The lower of two, shown in the folder, hangs high up on a wall overlooking Mouse Heaven.  It is 90” long, and was a bitch to frame.
           My friend, Al Horen, made a pilgrimage to the Old King Cole Papier Mache Company, in Canton, Ohio, in the 1970s.  In their warehouse, they still had Mr. Peanut figures eight feet tall, and a giant image of Superman, holding up the ceiling.  They would not sell Al anything!  But they did let him have this photo.  They explained that he had to get permission from the licensor.  Al wrote to Planters, without success.  Sadly, several years later, the place burnt to the ground, and all the treasures that it held were lost forever.
           The shining star, among my modest array of Old King Cole displays, is this Mickey Star.  It represents the culmination of a trade with Maurice Sendak that was in the negotiation stage for, at least, twenty years.  Compared to the Mickey and Minnie carousel figures, you can see that it is big!
         The Stensgaard, Old King Cole Catalogue Folder pictures the entire mind boggling line of stars. There were six in all.  So far, the lone star to appear, is the Mickey that you see, above.
           And here is the final photo, the last time Maurice visited Mouse Heaven, just as he was leaving, following the Great Waddle Book Trade that took so many years to consummate.  It was a most memorable day.  The photo shows Eunice, Maurice, and me, and the cat, Smoochie.  Now, only two of us remain.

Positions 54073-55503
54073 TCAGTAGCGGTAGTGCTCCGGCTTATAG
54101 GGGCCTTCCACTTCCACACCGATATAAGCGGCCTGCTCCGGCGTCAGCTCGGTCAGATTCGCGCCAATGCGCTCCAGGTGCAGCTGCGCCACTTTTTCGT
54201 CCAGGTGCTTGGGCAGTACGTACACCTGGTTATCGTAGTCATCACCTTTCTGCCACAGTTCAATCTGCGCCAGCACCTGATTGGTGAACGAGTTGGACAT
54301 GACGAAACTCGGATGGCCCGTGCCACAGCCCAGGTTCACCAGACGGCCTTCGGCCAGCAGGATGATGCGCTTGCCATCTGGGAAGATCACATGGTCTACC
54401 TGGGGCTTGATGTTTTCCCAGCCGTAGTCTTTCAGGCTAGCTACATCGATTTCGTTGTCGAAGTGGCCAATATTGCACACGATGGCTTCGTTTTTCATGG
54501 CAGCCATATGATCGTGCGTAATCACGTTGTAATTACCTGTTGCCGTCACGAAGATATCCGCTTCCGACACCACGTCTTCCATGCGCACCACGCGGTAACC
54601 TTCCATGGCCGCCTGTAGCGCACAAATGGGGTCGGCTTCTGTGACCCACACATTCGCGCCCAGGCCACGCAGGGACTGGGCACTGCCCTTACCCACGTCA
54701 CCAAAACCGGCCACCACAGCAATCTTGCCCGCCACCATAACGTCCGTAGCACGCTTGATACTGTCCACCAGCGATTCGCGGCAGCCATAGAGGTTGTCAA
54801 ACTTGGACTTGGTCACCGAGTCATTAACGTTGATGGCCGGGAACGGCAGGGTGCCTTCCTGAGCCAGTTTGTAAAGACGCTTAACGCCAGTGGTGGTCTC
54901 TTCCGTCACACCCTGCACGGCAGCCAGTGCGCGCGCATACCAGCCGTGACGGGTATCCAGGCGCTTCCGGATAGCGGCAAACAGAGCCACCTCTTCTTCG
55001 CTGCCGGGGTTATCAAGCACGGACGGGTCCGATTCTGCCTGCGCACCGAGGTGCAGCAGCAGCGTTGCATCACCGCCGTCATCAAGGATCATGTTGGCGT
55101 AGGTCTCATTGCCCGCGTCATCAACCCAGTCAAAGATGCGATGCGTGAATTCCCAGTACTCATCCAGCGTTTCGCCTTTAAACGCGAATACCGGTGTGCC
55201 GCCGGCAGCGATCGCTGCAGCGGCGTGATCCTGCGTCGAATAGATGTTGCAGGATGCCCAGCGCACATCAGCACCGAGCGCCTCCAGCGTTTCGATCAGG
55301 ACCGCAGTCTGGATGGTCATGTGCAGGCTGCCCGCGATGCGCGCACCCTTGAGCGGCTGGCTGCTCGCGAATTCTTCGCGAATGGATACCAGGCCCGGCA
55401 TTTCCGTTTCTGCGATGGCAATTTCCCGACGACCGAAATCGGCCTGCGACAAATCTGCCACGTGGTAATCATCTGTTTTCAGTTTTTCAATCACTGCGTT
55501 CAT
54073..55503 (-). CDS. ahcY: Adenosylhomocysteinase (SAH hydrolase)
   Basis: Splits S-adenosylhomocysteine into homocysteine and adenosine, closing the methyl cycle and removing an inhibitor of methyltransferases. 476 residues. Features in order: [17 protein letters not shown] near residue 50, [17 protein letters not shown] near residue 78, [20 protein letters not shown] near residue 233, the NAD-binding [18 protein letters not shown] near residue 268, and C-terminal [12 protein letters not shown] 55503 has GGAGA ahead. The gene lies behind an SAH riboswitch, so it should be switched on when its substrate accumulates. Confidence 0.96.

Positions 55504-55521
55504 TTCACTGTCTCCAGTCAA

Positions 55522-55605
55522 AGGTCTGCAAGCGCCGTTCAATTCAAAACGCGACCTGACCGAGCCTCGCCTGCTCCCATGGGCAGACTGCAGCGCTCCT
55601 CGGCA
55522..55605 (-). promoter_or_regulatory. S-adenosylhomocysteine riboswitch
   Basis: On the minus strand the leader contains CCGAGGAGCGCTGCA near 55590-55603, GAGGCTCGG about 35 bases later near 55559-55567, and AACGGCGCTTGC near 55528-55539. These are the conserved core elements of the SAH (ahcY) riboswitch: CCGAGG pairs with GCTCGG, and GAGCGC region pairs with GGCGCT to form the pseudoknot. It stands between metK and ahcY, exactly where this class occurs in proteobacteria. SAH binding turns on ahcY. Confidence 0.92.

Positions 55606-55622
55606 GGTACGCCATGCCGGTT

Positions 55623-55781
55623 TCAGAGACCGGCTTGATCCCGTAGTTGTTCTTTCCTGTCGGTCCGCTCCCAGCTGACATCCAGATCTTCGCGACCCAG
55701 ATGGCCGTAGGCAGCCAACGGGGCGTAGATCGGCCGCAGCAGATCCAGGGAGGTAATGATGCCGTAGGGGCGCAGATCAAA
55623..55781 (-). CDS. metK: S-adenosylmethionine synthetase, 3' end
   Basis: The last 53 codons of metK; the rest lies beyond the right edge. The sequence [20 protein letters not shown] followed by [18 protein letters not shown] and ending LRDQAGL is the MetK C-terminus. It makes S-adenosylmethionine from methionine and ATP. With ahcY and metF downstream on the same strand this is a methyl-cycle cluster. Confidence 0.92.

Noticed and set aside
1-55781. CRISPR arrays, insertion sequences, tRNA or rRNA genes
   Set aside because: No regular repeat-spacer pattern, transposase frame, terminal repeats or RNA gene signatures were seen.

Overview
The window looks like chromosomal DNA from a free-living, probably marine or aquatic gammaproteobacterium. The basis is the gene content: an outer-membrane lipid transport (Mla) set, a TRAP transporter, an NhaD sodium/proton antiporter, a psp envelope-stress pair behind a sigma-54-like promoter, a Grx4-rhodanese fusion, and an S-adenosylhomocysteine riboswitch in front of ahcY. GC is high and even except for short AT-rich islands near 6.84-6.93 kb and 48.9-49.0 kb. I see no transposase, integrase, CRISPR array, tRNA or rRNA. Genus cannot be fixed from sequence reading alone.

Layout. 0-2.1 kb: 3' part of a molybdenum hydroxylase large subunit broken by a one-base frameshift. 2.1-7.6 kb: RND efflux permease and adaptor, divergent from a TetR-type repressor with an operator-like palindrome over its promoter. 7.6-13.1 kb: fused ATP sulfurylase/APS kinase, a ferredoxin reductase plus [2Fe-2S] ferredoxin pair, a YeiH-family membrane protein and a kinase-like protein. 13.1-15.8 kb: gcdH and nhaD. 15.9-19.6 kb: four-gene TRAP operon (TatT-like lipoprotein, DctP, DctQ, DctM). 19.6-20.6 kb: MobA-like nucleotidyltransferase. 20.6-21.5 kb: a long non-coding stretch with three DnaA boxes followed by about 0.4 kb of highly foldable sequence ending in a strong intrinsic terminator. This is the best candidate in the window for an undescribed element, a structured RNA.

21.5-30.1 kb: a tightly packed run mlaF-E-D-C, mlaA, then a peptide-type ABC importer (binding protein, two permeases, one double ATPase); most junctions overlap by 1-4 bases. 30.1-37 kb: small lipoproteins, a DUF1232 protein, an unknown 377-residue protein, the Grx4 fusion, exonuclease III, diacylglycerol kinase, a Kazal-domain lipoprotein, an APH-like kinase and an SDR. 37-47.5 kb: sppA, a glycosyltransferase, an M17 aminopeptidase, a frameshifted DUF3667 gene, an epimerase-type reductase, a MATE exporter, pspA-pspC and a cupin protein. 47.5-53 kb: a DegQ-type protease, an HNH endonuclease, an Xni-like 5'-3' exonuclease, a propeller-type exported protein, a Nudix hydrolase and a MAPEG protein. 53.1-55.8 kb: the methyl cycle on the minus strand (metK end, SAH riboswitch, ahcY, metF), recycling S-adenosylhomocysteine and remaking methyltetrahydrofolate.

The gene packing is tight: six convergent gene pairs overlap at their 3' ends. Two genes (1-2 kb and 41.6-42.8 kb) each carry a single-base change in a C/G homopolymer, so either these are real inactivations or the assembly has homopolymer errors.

So here it is, “The STAR,” shining high up on the wall, overlooking Mouse Heaven.  It is an image packed with reverie and poignancy that means much more to me than the eye can see.
           The ins and outs of the trade deals that were made, and then retracted by Maurice, were never ending.  Maurice was obsessed with the Mickey Mouse Waddle Book.  I traded him one, complete, but punched out, nearly 40 years ago, in exchange for, of all things, the spiral staircase that I waddle to and from work on, every day.  My second Waddle Book was pristine mint, unpunched.  I offered it to him, my only one, in exchange for original art.  He even agreed to let me suggest the subject matter.  It was to be called "The Art of Maurice Sendak," and would be a kind of compendium of his most famous characters.  I also suggested that he should publish it, to reap the financial rewards of that, and then, give me the art.  He actually, did, exactly, that!  He did the drawing, and his publisher issued it as a special edition, including it in a fancy gift set.  Then, Maurice "fell in love with it," and "couldn’t part with it." He vowed he would make me another.  But never did!  Later, with profuse apologies, he sold the drawing to somebody, for a lot of money.  In the end, neither of us knowing how near the end might be, I gave him the Waddle Book, anyway, in exchange, for which, he traded me the star.  Both the book and the star were intended to be symbolic of, yet, a bigger trade, promised to take place, posthumously.  I took it seriously.  He did not.  At any rate, I guess, all along, we knew it was a game, merely a pipe dream, designed to dull the cutting edge of destiny.